any existing contract. § 270.201(b)(1). At the same time, however, this request is also deemed to be an offer by the producer to release the purchaser from any contract between the parties that covers the sale of old gas. § 270.201(b)(4). In response, the purchaser can both nominate its own price for continuing to purchase old gas under the contracts specified by the purchaser, and, further, request that the producer nominate a price at which the producer would be willing to continue selling any gas, old or new, covered under any contracts specified by the purchaser that cover at least some old gas. If the parties cannot come to terms, the producer can either continue sales at the old price under existing contracts or abandon its existing obligations, so long as it has executed a new contract with another purchaser, and given its old customer 30-days' notice. §§ 157.301, 270.201(c)(1), (e)(4). The Commission's chief rationale for the GFN process was a fear that automatic collection of the new price by producers would lead to market disruption, given the existence of numerous gas contracts containing indefinite price-escalation clauses tied to whatever ceiling the agency established. 51 Fed.Reg. at 22204. The Commission further concluded that NGA § 7(b), which establishes a "due hearing" requirement before abandonments could take place, did not prevent it from promulgating an across-the-board rule rather than engage in case-by-case adjudication. 15 U.S.C. § 717f(b).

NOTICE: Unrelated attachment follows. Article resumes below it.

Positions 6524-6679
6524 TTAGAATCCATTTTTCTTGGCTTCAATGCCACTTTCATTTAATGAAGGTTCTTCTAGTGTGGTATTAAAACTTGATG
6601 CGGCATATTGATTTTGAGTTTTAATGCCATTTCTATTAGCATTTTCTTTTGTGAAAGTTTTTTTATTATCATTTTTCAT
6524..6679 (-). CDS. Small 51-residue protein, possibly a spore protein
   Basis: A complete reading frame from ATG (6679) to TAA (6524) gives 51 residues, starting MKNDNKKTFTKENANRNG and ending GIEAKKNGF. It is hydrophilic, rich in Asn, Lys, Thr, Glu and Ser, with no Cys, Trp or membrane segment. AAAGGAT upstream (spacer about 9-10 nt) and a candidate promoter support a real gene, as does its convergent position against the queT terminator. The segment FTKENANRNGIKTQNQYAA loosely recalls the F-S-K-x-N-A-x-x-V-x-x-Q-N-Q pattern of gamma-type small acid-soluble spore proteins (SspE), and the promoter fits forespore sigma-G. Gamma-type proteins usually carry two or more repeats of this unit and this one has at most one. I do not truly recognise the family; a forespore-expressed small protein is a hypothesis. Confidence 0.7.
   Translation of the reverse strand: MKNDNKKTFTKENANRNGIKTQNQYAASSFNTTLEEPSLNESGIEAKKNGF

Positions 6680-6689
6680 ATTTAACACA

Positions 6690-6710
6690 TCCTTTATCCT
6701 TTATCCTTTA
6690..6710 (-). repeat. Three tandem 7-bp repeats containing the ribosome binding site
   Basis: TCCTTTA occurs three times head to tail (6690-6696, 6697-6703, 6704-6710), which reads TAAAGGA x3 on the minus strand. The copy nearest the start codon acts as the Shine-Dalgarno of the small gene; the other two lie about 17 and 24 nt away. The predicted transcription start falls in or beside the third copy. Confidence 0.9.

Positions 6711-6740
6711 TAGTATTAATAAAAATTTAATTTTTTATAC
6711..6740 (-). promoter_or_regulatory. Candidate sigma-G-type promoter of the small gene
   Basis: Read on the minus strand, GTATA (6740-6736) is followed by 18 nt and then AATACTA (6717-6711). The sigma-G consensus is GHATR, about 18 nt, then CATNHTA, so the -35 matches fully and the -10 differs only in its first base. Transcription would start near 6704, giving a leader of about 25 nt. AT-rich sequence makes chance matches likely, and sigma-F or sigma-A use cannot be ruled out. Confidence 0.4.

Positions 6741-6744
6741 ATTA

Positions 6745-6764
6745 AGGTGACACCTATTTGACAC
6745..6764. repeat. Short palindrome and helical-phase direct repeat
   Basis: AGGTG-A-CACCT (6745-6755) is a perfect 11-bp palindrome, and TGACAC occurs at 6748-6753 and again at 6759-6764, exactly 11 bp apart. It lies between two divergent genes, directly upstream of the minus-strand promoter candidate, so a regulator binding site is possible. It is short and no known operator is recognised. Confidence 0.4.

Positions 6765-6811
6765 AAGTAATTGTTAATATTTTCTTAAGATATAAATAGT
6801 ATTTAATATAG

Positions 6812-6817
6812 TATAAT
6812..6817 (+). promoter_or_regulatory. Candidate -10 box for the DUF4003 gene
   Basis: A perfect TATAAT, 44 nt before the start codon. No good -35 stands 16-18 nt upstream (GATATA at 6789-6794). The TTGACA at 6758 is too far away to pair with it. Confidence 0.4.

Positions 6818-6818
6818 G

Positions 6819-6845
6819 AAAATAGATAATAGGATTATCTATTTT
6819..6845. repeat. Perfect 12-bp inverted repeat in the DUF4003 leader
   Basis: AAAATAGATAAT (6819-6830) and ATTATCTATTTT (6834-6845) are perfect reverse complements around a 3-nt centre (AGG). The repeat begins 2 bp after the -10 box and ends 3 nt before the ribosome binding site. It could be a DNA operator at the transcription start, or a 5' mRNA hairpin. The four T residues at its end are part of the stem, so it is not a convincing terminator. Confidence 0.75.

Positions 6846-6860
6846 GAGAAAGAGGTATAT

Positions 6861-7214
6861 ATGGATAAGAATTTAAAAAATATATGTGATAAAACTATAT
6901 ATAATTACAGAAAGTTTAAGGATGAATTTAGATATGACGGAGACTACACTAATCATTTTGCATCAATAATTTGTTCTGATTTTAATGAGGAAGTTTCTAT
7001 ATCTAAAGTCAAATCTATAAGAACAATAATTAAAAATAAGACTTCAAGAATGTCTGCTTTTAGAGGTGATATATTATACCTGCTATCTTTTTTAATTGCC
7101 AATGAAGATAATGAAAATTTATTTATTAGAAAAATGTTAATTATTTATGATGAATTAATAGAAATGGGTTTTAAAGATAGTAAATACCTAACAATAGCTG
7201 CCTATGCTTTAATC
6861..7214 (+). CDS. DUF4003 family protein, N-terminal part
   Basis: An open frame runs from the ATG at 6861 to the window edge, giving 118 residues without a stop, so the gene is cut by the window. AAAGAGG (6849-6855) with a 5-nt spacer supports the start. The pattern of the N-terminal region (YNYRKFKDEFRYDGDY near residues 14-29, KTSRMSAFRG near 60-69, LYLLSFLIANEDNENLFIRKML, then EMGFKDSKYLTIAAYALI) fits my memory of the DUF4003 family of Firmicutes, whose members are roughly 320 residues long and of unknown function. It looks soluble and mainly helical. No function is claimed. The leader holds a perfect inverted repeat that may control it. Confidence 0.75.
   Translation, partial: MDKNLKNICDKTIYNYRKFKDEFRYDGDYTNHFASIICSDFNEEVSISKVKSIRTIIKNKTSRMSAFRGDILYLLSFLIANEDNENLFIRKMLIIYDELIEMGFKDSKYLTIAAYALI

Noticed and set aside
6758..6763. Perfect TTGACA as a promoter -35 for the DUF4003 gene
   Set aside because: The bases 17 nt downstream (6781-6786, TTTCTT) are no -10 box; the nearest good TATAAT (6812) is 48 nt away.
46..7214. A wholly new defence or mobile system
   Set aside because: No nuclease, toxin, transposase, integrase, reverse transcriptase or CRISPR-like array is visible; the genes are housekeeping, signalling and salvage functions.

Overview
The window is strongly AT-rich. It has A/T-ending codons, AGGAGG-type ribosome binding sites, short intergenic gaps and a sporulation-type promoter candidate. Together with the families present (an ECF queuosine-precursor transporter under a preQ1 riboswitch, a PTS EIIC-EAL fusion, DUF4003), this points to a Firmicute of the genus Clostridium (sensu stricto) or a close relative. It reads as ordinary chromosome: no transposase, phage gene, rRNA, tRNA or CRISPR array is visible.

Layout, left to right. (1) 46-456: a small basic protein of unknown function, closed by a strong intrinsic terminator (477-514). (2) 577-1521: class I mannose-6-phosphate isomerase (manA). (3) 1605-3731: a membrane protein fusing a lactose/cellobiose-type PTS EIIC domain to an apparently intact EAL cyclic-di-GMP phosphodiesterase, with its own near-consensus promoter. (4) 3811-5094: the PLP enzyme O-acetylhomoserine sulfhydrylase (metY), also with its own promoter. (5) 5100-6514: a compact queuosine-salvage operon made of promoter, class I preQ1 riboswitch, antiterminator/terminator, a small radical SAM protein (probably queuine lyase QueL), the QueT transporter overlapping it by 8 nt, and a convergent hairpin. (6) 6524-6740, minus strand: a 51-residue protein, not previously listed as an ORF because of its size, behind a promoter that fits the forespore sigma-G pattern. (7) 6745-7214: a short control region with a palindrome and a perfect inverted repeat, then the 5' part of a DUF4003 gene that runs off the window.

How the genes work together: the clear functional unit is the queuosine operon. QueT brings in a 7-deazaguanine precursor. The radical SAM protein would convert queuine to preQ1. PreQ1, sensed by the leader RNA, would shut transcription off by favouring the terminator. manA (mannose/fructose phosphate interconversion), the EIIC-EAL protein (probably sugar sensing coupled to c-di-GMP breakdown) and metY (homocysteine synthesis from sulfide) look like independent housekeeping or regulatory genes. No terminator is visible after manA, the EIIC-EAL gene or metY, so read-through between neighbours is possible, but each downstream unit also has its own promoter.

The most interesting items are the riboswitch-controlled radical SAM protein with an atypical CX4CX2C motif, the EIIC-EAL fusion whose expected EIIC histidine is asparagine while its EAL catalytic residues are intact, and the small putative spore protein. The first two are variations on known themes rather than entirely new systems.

Finally, the Commission rejected suggestions that it undertake completely to resolve the issue of take-or-pay provisions in certain natural gas contracts in the same proceeding in which it addressed old gas pricing. [Footnote 3] The Commission explained that it was already addressing the take-or-pay problem in its Order 436 proceedings. It further pointed out that the GFN procedure, in allowing purchaser to propose new higher prices for old gas in return for renegotiation of take-or-pay obligations, would help resolve many take-or-pay